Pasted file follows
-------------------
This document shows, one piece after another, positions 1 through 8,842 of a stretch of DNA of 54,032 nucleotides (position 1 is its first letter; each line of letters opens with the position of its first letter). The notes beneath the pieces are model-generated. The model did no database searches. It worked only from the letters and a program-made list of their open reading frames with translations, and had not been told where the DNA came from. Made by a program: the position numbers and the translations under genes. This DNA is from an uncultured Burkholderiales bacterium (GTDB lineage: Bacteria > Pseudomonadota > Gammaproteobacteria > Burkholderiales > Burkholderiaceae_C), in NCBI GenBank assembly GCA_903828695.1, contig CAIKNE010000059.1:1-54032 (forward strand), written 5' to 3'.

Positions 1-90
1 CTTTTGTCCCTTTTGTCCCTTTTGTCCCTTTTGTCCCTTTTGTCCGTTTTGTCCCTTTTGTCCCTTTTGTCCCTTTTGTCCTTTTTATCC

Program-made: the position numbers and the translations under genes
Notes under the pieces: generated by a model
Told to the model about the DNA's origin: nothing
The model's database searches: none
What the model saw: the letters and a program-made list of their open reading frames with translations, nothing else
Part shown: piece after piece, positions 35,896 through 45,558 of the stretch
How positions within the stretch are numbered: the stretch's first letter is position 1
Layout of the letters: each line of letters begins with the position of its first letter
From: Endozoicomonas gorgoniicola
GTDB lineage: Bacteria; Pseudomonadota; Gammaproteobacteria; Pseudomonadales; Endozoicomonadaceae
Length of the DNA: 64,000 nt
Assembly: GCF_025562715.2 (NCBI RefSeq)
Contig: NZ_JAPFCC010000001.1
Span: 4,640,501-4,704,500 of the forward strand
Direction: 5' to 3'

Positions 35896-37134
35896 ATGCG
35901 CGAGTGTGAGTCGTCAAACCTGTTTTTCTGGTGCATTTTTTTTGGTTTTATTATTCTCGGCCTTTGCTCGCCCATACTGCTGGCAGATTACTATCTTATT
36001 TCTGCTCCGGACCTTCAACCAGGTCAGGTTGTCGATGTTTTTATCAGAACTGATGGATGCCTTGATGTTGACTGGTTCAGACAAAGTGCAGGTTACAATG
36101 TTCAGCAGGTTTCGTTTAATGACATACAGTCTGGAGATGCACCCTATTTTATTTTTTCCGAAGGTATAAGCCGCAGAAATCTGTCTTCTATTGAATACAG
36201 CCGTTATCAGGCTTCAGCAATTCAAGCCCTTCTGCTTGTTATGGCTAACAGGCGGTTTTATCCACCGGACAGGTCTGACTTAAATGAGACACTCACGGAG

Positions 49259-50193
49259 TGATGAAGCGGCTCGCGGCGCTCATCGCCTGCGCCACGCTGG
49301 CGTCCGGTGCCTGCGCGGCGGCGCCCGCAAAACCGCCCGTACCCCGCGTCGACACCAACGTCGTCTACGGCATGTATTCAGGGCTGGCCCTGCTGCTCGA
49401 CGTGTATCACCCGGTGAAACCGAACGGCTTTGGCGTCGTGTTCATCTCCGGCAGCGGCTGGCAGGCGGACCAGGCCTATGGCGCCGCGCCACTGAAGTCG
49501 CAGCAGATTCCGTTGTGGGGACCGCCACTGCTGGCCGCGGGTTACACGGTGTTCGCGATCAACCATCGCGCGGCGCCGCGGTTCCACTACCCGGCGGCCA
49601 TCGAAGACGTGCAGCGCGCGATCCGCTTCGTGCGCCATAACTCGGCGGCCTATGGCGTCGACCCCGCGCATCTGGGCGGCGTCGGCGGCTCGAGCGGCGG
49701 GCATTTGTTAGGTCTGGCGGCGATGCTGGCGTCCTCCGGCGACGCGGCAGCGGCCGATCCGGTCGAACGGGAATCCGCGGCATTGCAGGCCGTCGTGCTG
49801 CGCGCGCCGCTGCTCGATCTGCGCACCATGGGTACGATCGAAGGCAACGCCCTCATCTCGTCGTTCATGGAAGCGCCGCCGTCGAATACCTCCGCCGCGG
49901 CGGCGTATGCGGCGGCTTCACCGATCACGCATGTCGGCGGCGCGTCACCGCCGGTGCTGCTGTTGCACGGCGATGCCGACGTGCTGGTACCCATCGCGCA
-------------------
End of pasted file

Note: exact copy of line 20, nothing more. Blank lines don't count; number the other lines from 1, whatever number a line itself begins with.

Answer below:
35896 ATGCG